4. Assign objectives and incentivize
Your reps need to know what your sales objectives are if they’re to achieve them. So, now it’s time to assign objectives to individual reps or your sales teams as a whole.
In some cases, you’ll be able to sit down with a rep and tell them their objective, and they’ll be able to start working toward it immediately. In other cases, you may need to break down large sales objectives into smaller tasks.
Don’t just tell your sales teams their objectives once and forget about them.
Constant reminders are key, so make sales objectives a part of your team’s daily rituals. Write them up on your sales board, or have your reps write them on Post-It notes and stick them to their monitors. Make sure everyone on your team is regularly reminded of their objectives.
You may also choose to incentivize reps to achieve sales objectives in addition to their usual commission. But we’ll leave it up to you, as a team leader, to decide what will motivate your reps most.
5. Measure your success and iterate
Regular assessment is needed to ensure your team is on its way to meeting its sales goals.
In either case, you’ll want to start tracking your team’s success from the moment you set objectives. That way, you can rectify things quickly if someone is struggling to hit their sales goal.
It can be tempting to change sales objectives when you get more data, but we’d caution you against doing so too quickly. You should only start making changes to objectives after you have gathered all the necessary data and once a period of time has passed.
You don’t want to be moving the goalposts one month into a three-month goal, for instance. Nor do you want to be changing sales objectives without a clear rationale of why you’re doing so.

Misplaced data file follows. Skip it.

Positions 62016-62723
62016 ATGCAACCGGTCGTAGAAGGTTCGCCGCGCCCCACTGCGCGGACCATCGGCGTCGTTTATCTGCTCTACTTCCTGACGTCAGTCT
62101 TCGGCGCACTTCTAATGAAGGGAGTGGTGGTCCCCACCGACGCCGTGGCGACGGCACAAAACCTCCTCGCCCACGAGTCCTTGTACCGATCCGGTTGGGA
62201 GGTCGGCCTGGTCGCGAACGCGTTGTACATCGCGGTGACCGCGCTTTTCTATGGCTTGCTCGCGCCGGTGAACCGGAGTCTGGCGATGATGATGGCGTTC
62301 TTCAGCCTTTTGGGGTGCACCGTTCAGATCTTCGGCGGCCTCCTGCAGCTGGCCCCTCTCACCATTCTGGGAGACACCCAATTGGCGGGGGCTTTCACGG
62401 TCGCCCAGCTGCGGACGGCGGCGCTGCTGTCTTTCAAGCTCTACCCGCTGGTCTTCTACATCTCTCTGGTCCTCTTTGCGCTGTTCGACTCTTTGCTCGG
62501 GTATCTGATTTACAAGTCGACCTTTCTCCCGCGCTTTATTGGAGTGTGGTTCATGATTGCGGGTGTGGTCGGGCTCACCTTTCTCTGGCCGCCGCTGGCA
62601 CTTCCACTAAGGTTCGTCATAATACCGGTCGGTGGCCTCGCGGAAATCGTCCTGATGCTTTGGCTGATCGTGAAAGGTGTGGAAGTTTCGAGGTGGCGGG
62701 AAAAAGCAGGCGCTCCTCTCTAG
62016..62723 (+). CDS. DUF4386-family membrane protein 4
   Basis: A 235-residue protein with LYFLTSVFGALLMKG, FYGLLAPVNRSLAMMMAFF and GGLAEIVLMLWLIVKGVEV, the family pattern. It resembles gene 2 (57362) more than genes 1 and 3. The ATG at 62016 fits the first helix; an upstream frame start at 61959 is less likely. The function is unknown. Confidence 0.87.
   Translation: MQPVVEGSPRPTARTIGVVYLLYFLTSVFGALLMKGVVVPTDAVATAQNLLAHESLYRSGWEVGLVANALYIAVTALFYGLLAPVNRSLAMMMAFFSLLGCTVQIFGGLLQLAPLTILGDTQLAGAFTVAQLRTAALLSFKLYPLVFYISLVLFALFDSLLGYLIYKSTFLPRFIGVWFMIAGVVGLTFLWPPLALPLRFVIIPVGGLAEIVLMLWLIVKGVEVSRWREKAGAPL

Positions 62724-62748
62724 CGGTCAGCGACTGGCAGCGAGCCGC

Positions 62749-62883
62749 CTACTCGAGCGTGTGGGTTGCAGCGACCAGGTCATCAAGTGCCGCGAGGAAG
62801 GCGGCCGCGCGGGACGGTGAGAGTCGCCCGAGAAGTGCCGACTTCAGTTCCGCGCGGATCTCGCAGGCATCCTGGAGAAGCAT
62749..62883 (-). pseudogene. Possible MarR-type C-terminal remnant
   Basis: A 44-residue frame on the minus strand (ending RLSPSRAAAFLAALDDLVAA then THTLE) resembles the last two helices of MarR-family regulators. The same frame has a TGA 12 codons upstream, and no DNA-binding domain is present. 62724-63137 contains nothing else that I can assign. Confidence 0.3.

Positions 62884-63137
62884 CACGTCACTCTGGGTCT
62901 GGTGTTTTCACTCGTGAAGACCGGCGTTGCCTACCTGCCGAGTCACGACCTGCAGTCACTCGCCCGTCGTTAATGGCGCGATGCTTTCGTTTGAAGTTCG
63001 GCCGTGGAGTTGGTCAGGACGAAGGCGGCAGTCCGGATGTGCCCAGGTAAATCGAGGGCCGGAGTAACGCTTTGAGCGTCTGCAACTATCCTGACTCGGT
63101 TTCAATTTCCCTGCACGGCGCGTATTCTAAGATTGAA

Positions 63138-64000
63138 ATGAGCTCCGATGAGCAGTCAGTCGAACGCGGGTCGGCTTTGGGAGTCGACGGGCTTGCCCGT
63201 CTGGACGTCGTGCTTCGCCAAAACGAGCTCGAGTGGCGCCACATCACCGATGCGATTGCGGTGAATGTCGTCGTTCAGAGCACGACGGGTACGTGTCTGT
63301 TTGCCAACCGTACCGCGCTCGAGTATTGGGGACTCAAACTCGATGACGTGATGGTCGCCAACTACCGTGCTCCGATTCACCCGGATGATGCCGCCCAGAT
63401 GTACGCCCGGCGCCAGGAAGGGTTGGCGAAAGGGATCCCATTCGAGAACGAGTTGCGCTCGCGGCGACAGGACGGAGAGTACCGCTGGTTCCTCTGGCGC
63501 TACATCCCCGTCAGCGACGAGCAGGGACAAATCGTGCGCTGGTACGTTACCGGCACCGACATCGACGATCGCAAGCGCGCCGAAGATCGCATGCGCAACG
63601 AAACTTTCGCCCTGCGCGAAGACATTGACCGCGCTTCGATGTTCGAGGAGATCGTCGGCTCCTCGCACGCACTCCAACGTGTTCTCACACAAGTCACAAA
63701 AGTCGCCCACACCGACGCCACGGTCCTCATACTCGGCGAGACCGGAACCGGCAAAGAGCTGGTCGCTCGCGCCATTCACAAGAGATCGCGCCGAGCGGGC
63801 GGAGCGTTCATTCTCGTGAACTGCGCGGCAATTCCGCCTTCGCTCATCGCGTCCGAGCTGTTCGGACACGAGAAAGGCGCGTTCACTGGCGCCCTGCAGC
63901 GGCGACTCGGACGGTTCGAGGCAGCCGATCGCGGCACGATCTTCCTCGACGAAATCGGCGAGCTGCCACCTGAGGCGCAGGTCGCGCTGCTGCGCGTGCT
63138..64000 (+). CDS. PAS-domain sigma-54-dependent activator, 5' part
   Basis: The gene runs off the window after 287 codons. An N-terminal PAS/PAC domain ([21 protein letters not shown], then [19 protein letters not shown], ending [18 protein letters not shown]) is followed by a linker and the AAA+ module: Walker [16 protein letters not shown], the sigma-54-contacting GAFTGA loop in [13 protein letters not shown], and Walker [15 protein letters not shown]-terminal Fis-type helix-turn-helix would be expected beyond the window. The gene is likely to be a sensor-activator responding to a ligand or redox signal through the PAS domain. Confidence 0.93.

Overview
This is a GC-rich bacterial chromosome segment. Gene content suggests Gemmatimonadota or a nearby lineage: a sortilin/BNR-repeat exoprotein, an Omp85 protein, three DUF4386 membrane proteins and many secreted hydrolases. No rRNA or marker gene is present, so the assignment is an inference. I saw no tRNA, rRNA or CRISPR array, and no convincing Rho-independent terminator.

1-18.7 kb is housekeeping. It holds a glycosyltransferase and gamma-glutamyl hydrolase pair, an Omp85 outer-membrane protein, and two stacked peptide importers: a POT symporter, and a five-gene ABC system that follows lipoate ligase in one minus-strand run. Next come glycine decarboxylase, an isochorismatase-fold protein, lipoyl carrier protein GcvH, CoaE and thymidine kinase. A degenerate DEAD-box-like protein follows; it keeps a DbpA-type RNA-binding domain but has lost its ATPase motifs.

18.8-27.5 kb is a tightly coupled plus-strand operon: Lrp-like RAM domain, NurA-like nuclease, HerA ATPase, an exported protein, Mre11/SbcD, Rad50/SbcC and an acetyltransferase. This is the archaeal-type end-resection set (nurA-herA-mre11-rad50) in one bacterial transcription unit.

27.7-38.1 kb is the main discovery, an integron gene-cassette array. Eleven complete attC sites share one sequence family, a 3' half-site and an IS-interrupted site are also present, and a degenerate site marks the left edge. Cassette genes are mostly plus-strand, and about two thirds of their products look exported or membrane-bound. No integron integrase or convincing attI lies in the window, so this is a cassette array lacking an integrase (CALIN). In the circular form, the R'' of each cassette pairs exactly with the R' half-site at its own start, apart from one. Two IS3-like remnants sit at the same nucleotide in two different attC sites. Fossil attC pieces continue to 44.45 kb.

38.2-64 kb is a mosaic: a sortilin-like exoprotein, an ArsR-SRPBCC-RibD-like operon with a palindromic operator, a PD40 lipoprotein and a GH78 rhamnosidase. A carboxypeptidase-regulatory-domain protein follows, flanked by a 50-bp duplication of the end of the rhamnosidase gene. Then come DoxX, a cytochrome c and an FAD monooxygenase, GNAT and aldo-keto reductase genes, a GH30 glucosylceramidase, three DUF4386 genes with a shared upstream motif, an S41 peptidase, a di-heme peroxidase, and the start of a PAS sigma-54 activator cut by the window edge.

Examples of SMART sales objectives
Do you want a sales goal example before creating your own objectives? Here are several specific, measurable, achievable, relevant, and time-based objective examples.
Reduce customer churn by 25% by the end of Q3
Sales reps could achieve this customer retention goal in several ways. For one, they could make sure every account they had in your pipeline matches your ICP. They could also increase the value they offer to buyers once they close deals.
Increase average deal size by 10% over the next two periods
Upselling and cross-selling are two of the best strategies sales reps can use to achieve this sales objective, assuming you aren’t willing to raise your prices. Sales reps could also target larger, enterprise-level accounts to increase profit margin.
Book 15 demo meetings next month
This is a great productivity-focused objective, especially for new sales reps who need to learn that making sales calls isn’t the same as having valuable conversations.
Add $250,000 worth of qualified leads to the pipeline in the next two months
In addition to setting goals for individual reps, consider setting team sales objectives, like a pipeline revenue target.
Shorten the sales cycle by using sales software
Don’t just set goals for reps — explain how you want them to achieve those goals. This can be incredibly valuable if you want to drive the adoption of a new piece of software or data set that also achieves the overall goal of shortening your cycle time.
Nail your objectives with Gong
Sales objectives can be incredibly motivating to your reps, make them even more accountable for their actions, and help them generate even more annual revenue. The right sales objectives can help boost your bottom line.
The trick is to align sales objectives with the wider goals of the company, take into account your existing sales performance, and make sure each objective is specific, measurable, attainable, relevant, and time-bound.
If you want to give yourself and your sales team the best chance of achieving your sales objectives, then download our High-Growth Sales Plan Template. Inside, you’ll find all of the templates your team needs to fine-tune their sales process, including buyer profile creation, sales forecasting, conversion mapping, and establishing proof.